epithalamium

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epithalamium

(ĕp'ĭthəlā`mēəm), song or poem written to celebrate a marriage. An elaborate form of pastoralpastoral,
literary work in which the shepherd's life is presented in a conventionalized manner. In this convention the purity and simplicity of shepherd life is contrasted with the corruption and artificiality of the court or the city.
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, the epithalamium usually tells of the happenings of the wedding day. Nymphs, shepherds, and appropriate mythological figures are present to share the poet's joy. Epithalamiums were written in ancient times by Pindar, Sappho, and Catullus. The biblical Song of Solomon is a classic of the genre as is Edmund Spenser's "Epithalamium" (1595), written to celebrate his own marriage.
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epithalamium

poem in honor of bride and groom. [Western Lit.: LLEI, 1: 283]
Allusions—Cultural, Literary, Biblical, and Historical: A Thematic Dictionary. Copyright 2008 The Gale Group, Inc. All rights reserved.
References in periodicals archive ?
In Donne's three epithalamions, Camille Slights finds "complex and fascinating instances of his characteristic concerns and poetic strategies,' exhibiting "the energy, the arresting speaking voices, the unexpected images, the ingenious, paradoxical arguments, the intellectual agility, and the transformation of literary traditions and conventions" that one expects from Donne, with a "similar capacity to puzzle, delight, and outrage readers" (307).
(6) The speaker of the Amoretti and Epithalamion expresses profound anxiety about both his own desires and his beloved's responses, and he is especially uncomfortable with the human vulnerability and corruption that erotic desire uniquely manifests.
These instances of restore/restorative (one could perhaps also add the word "turn") probably come from the last decade of the sixteenth century, whereas the same words used in a much more serious way occur only in the four other poems probably written at least a decade later and within a few years of each other: The Lamentations of Jeremy (1608?), A Funeral Elegy (1610?), "Good Friday, 1613," and An Epithalamion, or Marriage Song on the Lady Elizabeth and Count Palatine being Married on St Valentine's Day (1613).
(61) Donne's lines from "Epithalamion" intriguingly register the spatial dimensions of--and hence conceptual links between--marriage and interment.
Short Time's Endless Monument: The Symbolism of the Numbers in Edmund Spenser's Epithalamion. New York: Columbia UP, 1960.
Rosenberg refers helpfully to Hopkins, whose emotional feeling for boys and men--the 'bell-bright bodies huddling out' in 'Epithalamion', for example--is both transparent and unconscious, while the declared, overt passion is for a very male, strong, and physical Christ, whose 'world-wielding shoulder', in 'Hurrahing in Harvest', is 'very-violet-sweet'.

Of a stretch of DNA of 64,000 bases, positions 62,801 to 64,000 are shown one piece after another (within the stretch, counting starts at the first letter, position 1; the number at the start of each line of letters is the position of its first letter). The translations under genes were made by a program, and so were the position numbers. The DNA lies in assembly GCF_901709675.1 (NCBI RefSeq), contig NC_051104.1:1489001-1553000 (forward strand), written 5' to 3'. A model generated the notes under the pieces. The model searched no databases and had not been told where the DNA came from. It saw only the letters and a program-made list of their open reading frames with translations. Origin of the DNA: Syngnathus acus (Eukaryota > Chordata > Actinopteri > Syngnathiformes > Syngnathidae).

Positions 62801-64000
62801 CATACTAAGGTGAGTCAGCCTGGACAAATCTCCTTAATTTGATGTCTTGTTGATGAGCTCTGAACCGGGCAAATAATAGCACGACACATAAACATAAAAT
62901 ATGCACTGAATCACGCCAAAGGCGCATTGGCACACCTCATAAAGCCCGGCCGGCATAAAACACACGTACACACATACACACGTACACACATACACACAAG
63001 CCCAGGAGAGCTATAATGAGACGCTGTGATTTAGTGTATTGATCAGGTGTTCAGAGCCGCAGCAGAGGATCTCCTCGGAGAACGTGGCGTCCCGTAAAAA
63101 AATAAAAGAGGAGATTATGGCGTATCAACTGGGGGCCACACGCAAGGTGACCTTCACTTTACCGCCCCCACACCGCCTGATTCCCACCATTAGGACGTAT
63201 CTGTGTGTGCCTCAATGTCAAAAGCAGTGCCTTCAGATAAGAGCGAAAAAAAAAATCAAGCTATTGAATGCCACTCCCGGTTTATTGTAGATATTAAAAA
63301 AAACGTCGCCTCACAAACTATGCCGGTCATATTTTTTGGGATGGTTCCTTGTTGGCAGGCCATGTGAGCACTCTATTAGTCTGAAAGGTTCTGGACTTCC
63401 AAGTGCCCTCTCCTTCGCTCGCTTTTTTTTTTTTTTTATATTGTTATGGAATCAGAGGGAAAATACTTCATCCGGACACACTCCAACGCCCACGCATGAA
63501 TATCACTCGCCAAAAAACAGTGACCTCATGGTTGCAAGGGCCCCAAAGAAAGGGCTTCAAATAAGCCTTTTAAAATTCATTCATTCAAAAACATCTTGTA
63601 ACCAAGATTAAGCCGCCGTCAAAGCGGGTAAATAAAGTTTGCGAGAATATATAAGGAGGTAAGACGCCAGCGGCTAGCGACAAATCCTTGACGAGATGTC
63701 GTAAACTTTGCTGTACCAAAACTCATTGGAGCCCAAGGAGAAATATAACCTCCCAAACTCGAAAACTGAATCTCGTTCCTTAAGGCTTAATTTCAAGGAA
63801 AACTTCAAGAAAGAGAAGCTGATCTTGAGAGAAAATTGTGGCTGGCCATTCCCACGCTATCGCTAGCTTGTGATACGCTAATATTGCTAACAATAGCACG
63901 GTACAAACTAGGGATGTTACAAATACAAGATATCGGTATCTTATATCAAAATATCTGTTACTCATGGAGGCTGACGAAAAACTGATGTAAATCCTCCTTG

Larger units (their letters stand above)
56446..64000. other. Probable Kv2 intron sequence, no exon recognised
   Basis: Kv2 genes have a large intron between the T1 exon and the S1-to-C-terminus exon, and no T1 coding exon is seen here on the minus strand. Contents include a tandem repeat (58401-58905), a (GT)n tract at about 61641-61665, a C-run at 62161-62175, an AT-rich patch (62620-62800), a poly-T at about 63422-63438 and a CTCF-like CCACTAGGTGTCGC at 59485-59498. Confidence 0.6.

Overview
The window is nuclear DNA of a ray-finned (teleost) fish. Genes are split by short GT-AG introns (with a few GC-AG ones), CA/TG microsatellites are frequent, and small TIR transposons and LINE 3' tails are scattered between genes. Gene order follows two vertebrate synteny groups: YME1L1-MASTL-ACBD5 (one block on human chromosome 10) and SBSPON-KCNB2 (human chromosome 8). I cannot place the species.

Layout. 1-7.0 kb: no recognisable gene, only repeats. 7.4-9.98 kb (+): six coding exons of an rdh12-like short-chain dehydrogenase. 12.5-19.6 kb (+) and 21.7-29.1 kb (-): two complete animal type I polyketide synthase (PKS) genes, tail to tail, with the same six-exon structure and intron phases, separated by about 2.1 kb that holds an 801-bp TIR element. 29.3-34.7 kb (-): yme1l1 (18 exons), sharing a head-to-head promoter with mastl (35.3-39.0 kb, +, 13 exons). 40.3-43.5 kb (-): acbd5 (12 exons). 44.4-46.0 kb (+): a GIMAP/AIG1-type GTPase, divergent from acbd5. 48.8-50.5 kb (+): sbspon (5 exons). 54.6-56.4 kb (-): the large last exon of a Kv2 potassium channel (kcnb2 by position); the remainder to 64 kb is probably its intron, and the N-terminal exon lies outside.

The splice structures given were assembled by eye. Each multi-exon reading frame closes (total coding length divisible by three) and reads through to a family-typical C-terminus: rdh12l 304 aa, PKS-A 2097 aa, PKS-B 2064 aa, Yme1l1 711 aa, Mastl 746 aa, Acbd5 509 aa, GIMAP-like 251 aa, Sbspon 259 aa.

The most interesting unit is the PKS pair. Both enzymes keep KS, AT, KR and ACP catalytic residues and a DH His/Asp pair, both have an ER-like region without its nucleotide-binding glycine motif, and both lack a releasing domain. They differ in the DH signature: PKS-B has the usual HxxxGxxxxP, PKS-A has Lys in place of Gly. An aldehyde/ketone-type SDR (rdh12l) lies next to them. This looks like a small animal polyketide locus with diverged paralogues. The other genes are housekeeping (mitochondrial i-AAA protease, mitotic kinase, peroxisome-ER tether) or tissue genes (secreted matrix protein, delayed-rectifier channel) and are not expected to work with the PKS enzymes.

This chapter examines the ways that Richardson and Fielding adopt lyric genres such as the epithalamion and the hymn in situations where the formal structures of the adopted models both hold the object being described at a distance, and at the same time manage to draw us closer to the objects represented, given the evident pleasure the writer takes in this process.
And some of the poems are titled by their form or occasion (sonnet, elegy, epithalamion, fugue, etc).
(Donne, 1955:104 Donne's poem written on this occasion, Epithalamion, consists of eight sonnets and is heavily invested with bird imagery, for a good reason: according to tradition birds choose their mates on Valentine's Day.
Very highly recommended and intelligent reading, the essays comprising A Sinner Of Memory include: Falling Bodies; The Recovery of Things; Grace; The Secret Lives of Fish; Theft and Loss; Home and Away; Preservation: A Story; Epithalamion; and The Weight of Spring Wind.
Larsen's excellent edition of Amoretti and Epithalamion (Larsen 1997) and Ilona Bell's detailed discussion of the sequence as a dialogue of courtship in the final pages of her Elizabethan Women and the Poetry of Courtship (Bell 1998: 152-84) will be seen in the future as having helped to reverse this trend, yet the critical power of the collection as a commentary on ideological constructions, and especially on the construction of the male gaze, remains largely unexplored.